As the daughter of the first Mexican ambassador to South Africa, Luiselli grew up speaking Spanish at home but English at school. Though she now lives in New York and occasionally writes in English (see this recent review of Clarice Lispector's The Complete Stories), Luiselli's three published books so far were all written in Spanish and then translated in close collaboration with Christina MacSweeney, the results of which often feed back into the Spanish 'original.' The title of her first book, a collection of essays entitled Papeles falsos, refers to an Italian phrase meaning 'forged documents' or 'false maps,' and was published in an English 'version'—as Luiselli prefers to think of MacSweeney's translations—as Sidewalks. This layered use of words and phrases recurs throughout this collection, most notably in an essay on the famously 'untranslatable' Portuguese word saudade: "'Saudade is the presence of an absence.' A stabbing pain in a phantom limb; a crack that opens up suddenly in the asphalt; the rivers and lakes of Mexico City; sheets after lovemaking." Elsewhere, when she isn't writing about the advantages of sleeping in other beds than one's own or about the bicycle's advantages for the flâneur, Luiselli tries to peel back the layers of the city and peer into its empty spaces: are cities organized chronologically, geographically, or even geologically; and how to read a megalopolis: horizontally or vertically?
Her first novel, Los ingrávidos (which literally translates to 'The weightless ones'), was also very well received in the Spanish-speaking literary world and was published in English as Faces in the Crowd, a title that borrows from a 14-word Ezra Pound poem that also haunts precursor Joan Didion's "The White Album" essay. As the story of a young mother working at a New York publishing house dedicated to translation overlaps with that of Mexican poet Gilberto Owen and Federico García Lorca, this book similarly layers versions of the city on top of each other in a process of literary historiocartography that is unexpectedly illuminating.
Luiselli's most recent book, The Story of My Teeth (translated by MacSweeney, who also wrote an additional chapter for the English edition; published in the UK by Granta and forthcoming from Coffee House Press in September 2015), is the product of a collaborative process involving workers at a Jumex juice factory in Mexico. Originally commissioned as an artwork by the Jumex Foundation, an important Mexican contemporary art collection, it was written by Luiselli in installments that were then read in a workers' reading group, whose discussions were recorded, helping Luiselli write the next chapter. The story of a factory guard who becomes a successful auctioneer, the book argues that stories are an underappreciated part of what creates value in this world; you can 'sell' anything as long as the story is right for your audience of consumers, whether they be consumers of contemporary art, literature, juice, or loose teeth.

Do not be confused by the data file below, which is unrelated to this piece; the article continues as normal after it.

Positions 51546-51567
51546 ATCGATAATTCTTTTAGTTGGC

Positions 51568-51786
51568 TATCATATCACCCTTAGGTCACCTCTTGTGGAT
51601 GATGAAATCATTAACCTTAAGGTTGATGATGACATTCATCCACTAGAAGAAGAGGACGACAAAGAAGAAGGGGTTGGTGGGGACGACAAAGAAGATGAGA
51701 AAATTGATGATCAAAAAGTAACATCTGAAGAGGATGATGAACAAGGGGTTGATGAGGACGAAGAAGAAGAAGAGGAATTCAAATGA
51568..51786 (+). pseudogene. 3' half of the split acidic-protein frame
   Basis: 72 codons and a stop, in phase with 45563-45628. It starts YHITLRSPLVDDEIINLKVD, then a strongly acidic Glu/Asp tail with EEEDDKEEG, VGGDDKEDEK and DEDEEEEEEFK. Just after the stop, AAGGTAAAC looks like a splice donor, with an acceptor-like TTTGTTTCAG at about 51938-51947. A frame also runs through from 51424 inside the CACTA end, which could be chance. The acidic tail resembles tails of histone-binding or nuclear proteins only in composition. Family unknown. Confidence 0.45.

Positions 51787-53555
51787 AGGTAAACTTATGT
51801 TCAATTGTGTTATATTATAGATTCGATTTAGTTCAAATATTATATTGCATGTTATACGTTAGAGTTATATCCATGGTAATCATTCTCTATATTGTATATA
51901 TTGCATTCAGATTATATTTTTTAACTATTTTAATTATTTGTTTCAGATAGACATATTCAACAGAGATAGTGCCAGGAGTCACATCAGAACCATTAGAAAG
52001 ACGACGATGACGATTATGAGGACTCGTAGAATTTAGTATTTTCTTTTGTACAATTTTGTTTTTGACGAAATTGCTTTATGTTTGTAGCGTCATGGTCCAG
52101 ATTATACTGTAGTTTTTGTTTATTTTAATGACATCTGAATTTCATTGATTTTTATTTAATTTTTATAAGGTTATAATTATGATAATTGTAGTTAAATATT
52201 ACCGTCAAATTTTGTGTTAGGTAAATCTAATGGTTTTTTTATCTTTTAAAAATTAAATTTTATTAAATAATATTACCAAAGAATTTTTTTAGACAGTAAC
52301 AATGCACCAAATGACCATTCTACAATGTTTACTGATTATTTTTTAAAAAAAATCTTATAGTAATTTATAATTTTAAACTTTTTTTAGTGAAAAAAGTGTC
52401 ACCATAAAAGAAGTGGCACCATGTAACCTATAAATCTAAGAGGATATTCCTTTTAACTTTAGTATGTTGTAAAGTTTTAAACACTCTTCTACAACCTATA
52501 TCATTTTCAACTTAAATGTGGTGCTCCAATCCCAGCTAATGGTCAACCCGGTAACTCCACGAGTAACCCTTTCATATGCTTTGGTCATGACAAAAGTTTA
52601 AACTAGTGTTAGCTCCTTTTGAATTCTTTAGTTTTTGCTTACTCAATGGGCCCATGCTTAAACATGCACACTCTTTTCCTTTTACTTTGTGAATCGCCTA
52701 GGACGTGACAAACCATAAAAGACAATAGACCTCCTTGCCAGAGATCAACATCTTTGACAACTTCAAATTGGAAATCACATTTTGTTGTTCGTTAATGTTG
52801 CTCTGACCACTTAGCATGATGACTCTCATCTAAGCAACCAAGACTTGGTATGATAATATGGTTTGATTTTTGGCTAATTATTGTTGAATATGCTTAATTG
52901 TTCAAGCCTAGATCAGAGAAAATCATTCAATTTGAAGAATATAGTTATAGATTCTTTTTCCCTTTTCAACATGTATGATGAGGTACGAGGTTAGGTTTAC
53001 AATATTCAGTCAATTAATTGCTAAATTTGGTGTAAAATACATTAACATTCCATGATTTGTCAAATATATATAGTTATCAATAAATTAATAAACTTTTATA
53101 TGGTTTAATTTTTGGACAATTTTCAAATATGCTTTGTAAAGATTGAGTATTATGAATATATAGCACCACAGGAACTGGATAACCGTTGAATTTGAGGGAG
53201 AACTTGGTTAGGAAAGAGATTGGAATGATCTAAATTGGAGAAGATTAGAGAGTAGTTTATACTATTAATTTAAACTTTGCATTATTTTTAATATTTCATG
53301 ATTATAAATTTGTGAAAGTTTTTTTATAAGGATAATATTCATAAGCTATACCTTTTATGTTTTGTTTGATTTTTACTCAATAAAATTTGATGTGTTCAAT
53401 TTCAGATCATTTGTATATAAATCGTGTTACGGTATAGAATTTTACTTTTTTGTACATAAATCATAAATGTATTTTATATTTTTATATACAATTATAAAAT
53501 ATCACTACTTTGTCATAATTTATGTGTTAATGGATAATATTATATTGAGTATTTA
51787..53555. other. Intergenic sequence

In Asymptote's interview, Ezio Neyra asked Luiselli about her bilingualism, her influences when it comes to both English and Spanish-language writers on life in the city, and the growing spotlight on Latin American literature.
Since your childhood, you've lived in many different places (South Korea, South Africa, India, among others). What effect do you think that upbringing has had on your writing?
I'd say that a fish doesn't see the water and toothpaste tastes the same everywhere. For me, normal life was changing countries every two, four, or five years. I think the impulse that led me to write can be found in that mobile childhood. I think some part of the desire to write has its origins in the lack of linguistic confidence caused by that constant shifting of environment, of language, and not just language, but accents and customs. I guess that relationship became a little awkward because I was always being identified as a foreigner. That generated a complex relationship with language, complex because speaking was always a difficult issue. It was obvious that I couldn't play the game of language as well as the people around me, despite the fact that I was Mexican too, but that sort of fast, lively street Spanish spoken by the Chilangos of Mexico City—I never learned to play it well. This all generated a conflictive relationship with language but, at the same time, a very intimate one with writing, because writing was a space I felt much more confident in than the space of speech.
With so much traveling about and so many different languages, did Spanish end up becoming a sort of home that gave you confidence, the place where you felt most at ease?